Last week’s belated publication of the papers presented at the 2014 Oxford Lead Symposium saw claims that up to 100,000 wildfowl die each year in the UK due to lead poisoning. In actual fact, estimates posited that between 50,000 and 100,000 waterfowl could be affected and the report itself says that “more precise estimates cannot readily be made.”
The estimates themselves are based on extrapolation and are not supported by hard evidence. And, despite the worst estimate, there is no evidence of an impact at a population scale.
But, these claims got me thinking about context, and whether lack of context is another symptom of the White Hat Bias that is an ever present threat to evidence-driven policy making.
With this is mind I took a look at the RSPB’s website, which addresses the question of whether cats are causing declines in the bird population.
The RSPB says:
“The most recent figures are from the Mammal Society, which estimates that the UK’s cats catch up to 275 million prey items a year, of which 55 million are birds. This is the number of prey items that were known to have been caught; we don’t know how many more the cats caught, but didn’t bring home, or how many escaped but subsequently died.
“Despite the large numbers of birds killed, there is no scientific evidence that predation by cats in gardens is having any impact on bird populations UK-wide. This may be surprising, but many millions of birds die naturally every year, mainly through starvation, disease, or other forms of predation. There is evidence that cats tend to take weak or sickly birds.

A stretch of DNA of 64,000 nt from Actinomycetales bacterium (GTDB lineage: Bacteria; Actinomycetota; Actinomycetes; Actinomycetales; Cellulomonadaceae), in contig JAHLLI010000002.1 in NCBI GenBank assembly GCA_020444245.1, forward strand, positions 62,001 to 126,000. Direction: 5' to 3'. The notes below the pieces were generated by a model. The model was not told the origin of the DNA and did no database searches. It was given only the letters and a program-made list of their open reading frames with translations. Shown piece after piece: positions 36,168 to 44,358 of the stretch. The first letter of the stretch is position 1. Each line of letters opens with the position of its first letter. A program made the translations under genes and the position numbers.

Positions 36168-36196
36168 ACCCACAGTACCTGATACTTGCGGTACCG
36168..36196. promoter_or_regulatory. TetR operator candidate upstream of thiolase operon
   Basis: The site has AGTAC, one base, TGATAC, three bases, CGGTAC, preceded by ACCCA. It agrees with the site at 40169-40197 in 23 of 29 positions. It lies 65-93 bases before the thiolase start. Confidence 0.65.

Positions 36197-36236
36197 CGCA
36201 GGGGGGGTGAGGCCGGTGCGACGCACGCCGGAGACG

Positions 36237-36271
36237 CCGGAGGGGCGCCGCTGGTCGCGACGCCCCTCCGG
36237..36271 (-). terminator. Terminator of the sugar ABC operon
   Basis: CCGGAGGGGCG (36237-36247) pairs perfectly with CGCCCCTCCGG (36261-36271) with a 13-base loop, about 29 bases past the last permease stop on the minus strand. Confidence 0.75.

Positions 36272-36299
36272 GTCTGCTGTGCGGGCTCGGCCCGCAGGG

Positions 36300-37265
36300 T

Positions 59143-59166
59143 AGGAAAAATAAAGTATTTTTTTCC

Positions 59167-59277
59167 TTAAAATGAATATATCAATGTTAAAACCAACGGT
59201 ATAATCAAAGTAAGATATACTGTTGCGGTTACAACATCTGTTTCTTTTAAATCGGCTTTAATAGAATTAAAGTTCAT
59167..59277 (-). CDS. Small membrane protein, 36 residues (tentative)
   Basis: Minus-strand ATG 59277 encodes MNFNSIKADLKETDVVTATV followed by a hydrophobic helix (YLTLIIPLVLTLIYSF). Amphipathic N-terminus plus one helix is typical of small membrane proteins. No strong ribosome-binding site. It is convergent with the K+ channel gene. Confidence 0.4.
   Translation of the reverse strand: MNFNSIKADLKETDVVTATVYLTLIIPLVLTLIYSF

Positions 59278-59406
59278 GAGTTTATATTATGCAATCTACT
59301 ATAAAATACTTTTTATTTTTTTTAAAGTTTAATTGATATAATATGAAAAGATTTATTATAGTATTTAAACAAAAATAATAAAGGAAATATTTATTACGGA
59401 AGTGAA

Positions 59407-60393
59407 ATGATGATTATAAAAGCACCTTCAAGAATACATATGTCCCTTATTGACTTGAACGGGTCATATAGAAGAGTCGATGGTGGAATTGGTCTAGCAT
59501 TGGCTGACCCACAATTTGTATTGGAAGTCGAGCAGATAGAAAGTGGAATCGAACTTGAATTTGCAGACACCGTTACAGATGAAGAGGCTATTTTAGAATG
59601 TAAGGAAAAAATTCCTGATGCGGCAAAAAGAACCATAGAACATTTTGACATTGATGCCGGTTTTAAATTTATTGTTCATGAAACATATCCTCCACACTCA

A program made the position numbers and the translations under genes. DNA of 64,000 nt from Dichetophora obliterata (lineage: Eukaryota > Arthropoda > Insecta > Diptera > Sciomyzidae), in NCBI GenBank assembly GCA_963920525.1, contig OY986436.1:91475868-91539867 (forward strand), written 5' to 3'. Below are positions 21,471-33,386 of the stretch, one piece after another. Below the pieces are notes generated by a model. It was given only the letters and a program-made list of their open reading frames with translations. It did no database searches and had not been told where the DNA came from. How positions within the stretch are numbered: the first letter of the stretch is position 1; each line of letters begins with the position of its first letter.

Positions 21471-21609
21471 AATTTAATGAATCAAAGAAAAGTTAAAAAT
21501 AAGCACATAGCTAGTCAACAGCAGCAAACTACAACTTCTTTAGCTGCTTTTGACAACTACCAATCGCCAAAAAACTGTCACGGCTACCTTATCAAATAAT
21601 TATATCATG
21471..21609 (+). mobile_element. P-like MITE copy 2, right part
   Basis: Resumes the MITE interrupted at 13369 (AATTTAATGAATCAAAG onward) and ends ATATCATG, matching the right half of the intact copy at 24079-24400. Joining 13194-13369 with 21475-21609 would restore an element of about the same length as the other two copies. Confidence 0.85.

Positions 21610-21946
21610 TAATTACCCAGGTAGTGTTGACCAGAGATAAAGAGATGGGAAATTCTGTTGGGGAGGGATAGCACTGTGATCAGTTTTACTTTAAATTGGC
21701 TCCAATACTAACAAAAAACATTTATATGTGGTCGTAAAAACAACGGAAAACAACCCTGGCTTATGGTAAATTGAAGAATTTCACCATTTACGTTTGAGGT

“It is likely that most of the birds killed by cats would have died anyway from other causes before the next breeding season
“We also know that of the millions of baby birds hatched each year, most will die before they reach breeding age. This is also quite natural, and each pair needs only to rear two young that survive to breeding age to replace themselves and maintain the population.”
I’m not suggesting for one moment that cats should be banned, but perhaps on reading this some campaigners will be.
Government has already acted to address the risks from lead ammunition to wildfowl by introducing the lead shot regulations. There is no new data to support a more widespread restriction on the use of lead shot.
BASC’s position remains the same; no sound evidence, no change.
Dr Matt Ellis